Corporate fraud is widespread in commercial life, harming consumers, fair traders and society as a whole. Yet too often large and powerful organisations are structured to allow them to avoid or limit responsibility, to hide behind excuses of ‘system errors’ and ‘miscommunications’.
The problem is that the law’s armoury against fraud is aimed at natural persons, and requires proof of a blameworthy state of mind. But corporations have no natural mind or conscience and the law’s traditional rules that identify the corporate state of mind are no longer ‘fit for purpose’ in the modern age.
This project is led by Professor Elise Bant at the UWA Law School and is funded by the Australian Research Council: Future Fellowship Project FT190100475.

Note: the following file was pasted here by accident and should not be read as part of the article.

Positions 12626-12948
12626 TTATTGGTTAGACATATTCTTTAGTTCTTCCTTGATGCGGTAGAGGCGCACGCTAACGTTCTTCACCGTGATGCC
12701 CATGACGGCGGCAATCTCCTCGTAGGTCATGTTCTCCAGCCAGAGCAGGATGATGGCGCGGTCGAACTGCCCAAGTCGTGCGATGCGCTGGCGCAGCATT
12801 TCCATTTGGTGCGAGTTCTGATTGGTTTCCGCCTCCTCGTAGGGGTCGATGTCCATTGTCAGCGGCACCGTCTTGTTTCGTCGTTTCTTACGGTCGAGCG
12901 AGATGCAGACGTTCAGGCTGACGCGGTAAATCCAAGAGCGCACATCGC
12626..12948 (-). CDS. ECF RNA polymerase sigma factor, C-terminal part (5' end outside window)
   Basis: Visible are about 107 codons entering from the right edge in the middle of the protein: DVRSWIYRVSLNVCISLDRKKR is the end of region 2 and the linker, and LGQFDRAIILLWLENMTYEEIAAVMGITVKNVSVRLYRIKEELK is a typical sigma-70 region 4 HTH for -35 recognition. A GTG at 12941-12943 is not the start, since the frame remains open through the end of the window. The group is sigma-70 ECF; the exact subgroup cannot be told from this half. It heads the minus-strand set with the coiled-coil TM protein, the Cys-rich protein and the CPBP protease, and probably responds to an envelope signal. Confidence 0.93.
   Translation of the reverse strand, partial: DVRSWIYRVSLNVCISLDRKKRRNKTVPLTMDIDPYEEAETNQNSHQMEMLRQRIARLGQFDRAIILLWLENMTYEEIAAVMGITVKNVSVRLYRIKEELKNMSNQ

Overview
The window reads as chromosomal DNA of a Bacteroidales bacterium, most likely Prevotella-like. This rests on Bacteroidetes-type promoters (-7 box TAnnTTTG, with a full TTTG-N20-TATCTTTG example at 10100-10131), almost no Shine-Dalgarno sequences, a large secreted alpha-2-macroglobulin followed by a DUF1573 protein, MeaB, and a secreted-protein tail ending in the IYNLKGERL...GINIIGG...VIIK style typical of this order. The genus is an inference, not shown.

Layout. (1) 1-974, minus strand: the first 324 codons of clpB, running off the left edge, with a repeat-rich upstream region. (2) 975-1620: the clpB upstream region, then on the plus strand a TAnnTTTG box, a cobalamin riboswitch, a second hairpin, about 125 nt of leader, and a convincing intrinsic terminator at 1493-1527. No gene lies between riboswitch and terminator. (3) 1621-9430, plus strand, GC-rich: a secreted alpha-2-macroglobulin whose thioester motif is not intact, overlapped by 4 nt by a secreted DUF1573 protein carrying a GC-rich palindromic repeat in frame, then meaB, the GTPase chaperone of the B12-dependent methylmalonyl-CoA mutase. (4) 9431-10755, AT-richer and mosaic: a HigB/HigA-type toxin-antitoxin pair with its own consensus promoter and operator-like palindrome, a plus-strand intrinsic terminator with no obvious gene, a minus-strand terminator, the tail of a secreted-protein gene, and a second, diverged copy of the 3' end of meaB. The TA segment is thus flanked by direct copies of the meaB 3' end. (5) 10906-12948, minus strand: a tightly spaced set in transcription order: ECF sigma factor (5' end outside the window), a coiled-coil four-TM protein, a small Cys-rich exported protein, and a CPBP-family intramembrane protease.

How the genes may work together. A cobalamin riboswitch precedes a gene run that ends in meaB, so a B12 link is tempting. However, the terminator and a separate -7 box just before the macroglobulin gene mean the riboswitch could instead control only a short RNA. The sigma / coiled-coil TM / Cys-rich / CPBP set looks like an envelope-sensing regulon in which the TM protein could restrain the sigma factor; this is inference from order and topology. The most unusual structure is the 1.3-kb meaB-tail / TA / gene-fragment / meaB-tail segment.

1. Develop new theoretical and doctrinal models (the ‘models’) that overcome the current ‘state of mind’ and ‘attribution’ hurdles to holding corporations liable for fraudulent conduct.
2. Test models against paradigm cases that currently frustrate effective regulation, drawing on insights of an established network of stakeholders and eminent panel of experts
3. Contribute to law reform within the Australian regulatory system through the development of detailed proposals that will identify, explain and justify the interpretive adjustments and wholesale changes to existing general law and legislation necessary to realise the models; and
4. Develop rigorous, practical litigation guides that will assist regulators and victims to allege and prove the models of fraud against corporate wrongdoers.